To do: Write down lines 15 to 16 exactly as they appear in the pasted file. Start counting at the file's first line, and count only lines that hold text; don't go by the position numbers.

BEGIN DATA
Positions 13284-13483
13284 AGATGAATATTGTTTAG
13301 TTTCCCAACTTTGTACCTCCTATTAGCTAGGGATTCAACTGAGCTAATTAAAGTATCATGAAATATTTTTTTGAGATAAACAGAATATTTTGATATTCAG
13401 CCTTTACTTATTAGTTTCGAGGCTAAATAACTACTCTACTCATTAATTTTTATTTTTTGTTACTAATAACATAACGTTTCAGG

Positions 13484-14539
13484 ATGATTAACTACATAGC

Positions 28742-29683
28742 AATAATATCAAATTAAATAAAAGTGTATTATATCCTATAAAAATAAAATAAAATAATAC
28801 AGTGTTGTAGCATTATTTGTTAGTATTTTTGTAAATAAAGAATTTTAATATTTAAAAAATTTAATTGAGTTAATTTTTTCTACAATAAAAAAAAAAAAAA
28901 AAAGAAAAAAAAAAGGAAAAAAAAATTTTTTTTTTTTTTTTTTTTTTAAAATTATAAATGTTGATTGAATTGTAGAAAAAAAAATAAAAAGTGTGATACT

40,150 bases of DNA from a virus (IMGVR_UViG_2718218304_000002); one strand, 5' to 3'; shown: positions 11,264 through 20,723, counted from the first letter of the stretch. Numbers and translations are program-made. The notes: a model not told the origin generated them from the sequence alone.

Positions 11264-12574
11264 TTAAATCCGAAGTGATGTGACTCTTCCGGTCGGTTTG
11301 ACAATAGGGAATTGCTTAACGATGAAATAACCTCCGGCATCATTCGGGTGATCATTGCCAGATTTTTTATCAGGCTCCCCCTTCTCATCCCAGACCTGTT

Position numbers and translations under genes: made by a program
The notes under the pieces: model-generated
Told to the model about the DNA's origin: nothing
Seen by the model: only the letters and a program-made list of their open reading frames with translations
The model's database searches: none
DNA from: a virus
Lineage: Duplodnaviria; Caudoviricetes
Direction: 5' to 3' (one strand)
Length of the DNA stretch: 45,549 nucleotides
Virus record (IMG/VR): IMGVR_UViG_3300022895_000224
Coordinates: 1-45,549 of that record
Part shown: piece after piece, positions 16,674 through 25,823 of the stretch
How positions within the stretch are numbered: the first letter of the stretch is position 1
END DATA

Position numbers and translations under genes: made by a program
The notes under the pieces: model-generated